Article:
On average, consumer electricity use has fallen over the last two years, but a longstanding fall in gas usage hasstalled, new estimates from Ofgem reveal.
The regulator has set out its ‘typical domestic consumption values’ (TDCVs), which are used in industry calculations such as setting the price cap and by organisations such as price comparison websites to compare typcal tariffs. The regulator revises the TDCVs every two years.
The latest revision shows electricity consumption has fallen for regular customers and for low users on an Economy Seven tariff (ie Profile class 2, which has variable night and day prices). Economy 7 customers tend to use more power than standard tariff users because the option is often taken up by customers without access to mains gas.
In its decision Ofgem does not discuss the reasons for the reduction, but National Grid ESO’s regular Future Energy Scenarios document highlights falling consumption due to more efficient lighting and appliance standards.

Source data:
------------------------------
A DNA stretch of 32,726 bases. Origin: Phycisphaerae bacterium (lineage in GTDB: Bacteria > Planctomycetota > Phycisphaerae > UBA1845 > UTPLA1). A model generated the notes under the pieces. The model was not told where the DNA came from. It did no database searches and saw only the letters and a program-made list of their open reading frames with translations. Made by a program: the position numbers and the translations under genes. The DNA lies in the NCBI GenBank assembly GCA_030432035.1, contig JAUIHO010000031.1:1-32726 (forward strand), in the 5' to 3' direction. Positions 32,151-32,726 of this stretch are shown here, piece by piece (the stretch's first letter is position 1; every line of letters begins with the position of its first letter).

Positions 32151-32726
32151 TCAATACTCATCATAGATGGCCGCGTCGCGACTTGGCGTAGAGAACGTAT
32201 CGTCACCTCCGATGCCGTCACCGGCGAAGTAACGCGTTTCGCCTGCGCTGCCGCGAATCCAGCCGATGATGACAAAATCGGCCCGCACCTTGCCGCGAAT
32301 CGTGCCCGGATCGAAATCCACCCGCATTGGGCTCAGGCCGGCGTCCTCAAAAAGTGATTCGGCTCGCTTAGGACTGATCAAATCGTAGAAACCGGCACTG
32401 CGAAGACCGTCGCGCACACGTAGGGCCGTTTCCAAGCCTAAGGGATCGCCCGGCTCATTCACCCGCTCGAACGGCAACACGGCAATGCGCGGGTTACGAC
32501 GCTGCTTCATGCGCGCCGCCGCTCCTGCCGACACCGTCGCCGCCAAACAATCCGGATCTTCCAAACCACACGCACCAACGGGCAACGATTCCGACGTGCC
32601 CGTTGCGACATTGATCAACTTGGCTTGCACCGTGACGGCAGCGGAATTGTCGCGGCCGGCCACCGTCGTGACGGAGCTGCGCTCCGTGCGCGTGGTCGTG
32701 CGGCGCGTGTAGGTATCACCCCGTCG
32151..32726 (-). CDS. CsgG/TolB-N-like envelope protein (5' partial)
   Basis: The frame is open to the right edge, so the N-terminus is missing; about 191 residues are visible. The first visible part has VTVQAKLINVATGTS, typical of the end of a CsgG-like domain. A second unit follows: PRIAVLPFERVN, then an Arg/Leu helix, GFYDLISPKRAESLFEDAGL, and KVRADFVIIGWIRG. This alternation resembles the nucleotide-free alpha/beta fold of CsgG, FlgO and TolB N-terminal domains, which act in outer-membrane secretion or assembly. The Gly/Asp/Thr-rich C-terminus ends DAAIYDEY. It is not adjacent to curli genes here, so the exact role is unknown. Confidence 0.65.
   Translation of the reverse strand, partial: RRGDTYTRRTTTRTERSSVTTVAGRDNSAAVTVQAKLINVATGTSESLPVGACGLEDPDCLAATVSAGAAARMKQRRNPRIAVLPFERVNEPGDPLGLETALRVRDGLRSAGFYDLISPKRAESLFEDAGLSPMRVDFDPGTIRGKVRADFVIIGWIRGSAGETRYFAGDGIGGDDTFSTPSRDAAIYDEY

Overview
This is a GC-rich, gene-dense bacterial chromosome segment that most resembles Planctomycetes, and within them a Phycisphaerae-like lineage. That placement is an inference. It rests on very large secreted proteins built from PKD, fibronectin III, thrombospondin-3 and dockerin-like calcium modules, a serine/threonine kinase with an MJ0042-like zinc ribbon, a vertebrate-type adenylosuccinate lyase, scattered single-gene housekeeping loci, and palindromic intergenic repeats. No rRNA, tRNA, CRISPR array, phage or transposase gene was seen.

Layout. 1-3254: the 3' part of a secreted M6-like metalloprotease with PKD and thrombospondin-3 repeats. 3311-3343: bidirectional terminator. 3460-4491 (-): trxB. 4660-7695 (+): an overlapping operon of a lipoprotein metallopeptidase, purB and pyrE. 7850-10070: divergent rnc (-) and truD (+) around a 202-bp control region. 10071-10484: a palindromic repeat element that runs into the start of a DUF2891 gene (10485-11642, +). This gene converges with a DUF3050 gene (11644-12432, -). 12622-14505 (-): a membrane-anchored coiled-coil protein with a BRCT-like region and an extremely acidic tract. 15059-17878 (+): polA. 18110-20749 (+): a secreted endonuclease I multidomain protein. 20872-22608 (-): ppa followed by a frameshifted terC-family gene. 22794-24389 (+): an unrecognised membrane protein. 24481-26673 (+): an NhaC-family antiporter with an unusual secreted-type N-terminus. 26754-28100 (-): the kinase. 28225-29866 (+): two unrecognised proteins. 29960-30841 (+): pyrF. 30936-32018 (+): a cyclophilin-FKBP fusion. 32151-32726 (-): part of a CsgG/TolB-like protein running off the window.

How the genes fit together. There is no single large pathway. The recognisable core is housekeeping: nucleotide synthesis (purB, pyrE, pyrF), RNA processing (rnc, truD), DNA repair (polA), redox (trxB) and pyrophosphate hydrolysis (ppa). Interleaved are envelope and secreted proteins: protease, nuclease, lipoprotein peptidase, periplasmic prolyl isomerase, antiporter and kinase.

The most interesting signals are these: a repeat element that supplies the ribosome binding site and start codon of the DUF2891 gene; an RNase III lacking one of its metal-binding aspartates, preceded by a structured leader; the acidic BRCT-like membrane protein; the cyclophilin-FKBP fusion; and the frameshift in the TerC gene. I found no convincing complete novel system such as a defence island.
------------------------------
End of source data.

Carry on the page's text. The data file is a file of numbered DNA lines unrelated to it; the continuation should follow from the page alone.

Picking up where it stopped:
Meanwhile, gas consumption has fallen in recent years due to government-mandated energy efficiency programmes, but targets for such programmes have been softened.
The average figures mask significant regional variation in average use. Reflecting heating costs, gas consumption is lowest in the south west (10,623kWh) and highest in Northern Scotland (13,607kWh), which also has the highest consumption for variable tariff electricity.
Among regular tariff customers electricity use is highest in the Southern area and lowest in London, although there was less variation ( 3,230kWh compared to 2,828kWh) than in gas or variable tariff electricity.